POCATELLO, Idaho (KIFI/KIDK) - Graduating from Idaho State University isn’t just a triumph for Selene Ortiz, she says she did it for her family and friends.
Ortiz is graduating from the College of Arts and Letters with a bachelor’s degree in Spanish and Global Studies, a far cry from her original plan of architecture. She made the switch after she decided to learn more about her native language.
“That’s been the main reason why I decided to study spanish was because I think as Latinos living here, we sometimes forget about our roots,” Ortiz said.
Ortiz, a first-generation student, grew up in Aberdeen with her parents. As a teenager, her dad started working on a farm in Idaho moving pipelines. He would send the money he made back to his sisters and mother in Guanajuato, Mexico.
“One of the things my dad has always told me is, “I can’t leave you a fortune, I can’t leave you a home, but I can give you an education,’” Ortiz said.
Neither of her parents finished elementary school, and nobody on either side of her family has a college education.
“I am the first in my family. So, they’re not going to be able to see me walk and have the same opportunity as other students,” Ortiz said.
This year, nearly 2,000 students are graduating from ISU without a ceremony. The coronavirus has postponed commencement until December. But Ortiz won’t have the opportunity to toss her cap in the Holt Arena.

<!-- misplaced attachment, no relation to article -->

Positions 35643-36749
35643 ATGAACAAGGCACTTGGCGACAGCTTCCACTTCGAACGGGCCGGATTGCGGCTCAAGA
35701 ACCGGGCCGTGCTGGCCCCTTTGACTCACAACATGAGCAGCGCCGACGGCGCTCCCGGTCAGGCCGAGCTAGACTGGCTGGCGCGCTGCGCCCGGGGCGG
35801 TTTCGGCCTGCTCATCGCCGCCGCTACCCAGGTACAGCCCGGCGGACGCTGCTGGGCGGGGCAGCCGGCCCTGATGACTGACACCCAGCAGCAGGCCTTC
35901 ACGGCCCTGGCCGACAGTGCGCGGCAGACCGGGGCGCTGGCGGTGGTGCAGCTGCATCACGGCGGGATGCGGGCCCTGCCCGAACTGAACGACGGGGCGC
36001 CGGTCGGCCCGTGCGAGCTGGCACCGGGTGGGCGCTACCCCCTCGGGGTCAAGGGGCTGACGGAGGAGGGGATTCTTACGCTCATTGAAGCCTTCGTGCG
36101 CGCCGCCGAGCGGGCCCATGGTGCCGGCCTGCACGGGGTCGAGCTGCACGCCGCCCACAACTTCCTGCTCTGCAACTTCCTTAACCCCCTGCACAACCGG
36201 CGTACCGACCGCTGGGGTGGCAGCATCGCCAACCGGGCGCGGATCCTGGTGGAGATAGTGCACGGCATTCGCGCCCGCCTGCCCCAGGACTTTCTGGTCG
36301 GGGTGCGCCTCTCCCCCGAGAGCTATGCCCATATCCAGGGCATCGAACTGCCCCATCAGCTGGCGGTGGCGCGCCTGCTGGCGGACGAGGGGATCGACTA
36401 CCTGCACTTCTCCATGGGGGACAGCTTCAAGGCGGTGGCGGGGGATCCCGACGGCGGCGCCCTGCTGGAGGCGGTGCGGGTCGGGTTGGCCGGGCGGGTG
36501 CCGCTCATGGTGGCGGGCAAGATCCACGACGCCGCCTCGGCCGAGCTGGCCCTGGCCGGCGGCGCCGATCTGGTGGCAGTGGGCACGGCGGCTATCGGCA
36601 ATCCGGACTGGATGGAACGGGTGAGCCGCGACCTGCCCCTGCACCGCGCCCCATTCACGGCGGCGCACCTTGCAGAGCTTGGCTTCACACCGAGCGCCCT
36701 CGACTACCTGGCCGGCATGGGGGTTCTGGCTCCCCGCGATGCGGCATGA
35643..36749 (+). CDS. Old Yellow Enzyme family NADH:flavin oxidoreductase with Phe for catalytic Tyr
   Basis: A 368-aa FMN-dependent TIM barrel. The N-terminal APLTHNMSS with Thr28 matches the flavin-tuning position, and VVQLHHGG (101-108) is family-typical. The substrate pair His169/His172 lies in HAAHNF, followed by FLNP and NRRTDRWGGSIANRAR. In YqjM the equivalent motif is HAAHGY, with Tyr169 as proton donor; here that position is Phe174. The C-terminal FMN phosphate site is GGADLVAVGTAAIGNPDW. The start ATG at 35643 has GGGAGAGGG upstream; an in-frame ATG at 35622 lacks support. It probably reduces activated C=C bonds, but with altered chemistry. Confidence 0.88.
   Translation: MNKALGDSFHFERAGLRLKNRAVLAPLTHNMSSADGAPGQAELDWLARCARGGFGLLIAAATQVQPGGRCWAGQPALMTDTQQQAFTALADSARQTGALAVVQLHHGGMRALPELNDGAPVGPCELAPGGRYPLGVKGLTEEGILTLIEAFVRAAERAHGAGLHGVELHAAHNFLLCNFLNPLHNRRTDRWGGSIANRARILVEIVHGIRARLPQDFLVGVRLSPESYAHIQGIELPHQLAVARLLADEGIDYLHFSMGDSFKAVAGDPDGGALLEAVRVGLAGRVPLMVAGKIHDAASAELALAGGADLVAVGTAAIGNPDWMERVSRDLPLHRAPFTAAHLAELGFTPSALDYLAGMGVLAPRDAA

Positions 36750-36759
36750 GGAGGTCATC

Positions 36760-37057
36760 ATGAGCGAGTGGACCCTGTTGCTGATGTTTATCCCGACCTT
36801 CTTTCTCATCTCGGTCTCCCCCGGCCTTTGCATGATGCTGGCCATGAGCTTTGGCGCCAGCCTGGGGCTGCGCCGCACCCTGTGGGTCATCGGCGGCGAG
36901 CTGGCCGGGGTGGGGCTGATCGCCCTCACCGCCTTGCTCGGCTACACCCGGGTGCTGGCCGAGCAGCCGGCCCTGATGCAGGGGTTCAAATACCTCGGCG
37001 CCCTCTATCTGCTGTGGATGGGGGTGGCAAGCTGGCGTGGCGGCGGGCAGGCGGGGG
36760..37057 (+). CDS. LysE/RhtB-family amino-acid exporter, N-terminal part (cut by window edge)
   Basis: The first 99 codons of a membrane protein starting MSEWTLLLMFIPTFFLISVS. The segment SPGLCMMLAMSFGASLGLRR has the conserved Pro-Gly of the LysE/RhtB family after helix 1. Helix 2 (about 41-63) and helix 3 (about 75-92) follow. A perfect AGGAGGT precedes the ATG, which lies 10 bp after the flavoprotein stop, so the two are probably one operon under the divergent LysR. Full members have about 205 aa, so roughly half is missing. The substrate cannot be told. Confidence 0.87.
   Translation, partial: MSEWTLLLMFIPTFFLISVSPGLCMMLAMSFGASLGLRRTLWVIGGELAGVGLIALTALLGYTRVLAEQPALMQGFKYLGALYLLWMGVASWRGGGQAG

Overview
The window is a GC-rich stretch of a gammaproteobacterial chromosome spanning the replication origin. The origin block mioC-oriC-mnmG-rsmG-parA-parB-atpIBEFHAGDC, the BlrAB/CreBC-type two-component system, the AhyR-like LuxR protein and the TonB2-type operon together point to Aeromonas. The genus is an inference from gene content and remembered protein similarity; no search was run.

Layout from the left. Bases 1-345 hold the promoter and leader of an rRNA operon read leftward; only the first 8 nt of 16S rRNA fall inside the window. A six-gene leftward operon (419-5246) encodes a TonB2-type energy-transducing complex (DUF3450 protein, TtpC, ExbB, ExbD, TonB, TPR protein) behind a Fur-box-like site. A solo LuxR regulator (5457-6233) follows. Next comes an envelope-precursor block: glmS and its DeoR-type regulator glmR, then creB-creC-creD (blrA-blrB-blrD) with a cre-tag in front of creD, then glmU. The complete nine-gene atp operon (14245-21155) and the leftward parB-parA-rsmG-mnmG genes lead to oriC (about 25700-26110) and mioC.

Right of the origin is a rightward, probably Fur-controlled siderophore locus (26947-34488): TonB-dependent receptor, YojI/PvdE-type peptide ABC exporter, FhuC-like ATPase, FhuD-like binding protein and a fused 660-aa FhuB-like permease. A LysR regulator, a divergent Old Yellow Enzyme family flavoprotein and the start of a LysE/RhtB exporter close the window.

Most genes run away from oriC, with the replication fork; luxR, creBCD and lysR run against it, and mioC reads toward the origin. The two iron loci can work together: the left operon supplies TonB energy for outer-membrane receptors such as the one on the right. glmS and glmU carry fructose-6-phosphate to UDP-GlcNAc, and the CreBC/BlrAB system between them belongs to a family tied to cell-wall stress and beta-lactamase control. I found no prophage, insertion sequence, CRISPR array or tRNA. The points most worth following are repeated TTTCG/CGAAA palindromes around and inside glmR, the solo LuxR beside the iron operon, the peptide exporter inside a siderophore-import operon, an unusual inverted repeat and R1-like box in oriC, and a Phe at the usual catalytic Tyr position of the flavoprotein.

“It was something my parents were looking forward to. Just to see me and all my accomplishments, to be able to walk and demonstrate to everyone that I did it,” Ortiz said.
She’s disappointed her classmates won’t be able to walk either. For her and the ISU latino community, she said walking across the stage meant being able to show the world their strength.
“They had those same dreams as me to walk up there and show that we’re making a difference,” Ortiz said.
Ortiz was accepted into the prestigious TRIO McNair Scholars Program as an undergraduate and is now graduating with honors and the Outstanding Student Award. Ortiz is also a member of Lamda Theta Alpha, a latina sorority.
“I think my biggest accomplishment was probably getting the Gilman scholarship to study abroad,” Ortiz said.
With the Benjamin A. Gilman International Scholarship, Ortiz was able to spend a semester in Valencia, Spain. She explored Spanish culture and studio art at the Universitat Politècnica de València (Polytechnic University of Valencia).
Ortiz wants to be a spanish professor one day. In the fall, she’ll attend the University of Notre Dame to get her Masters in Spanish. Looking forward to that graduation is a silver lining, she said.
“I may not have my graduation now, but I will,” Ortiz said.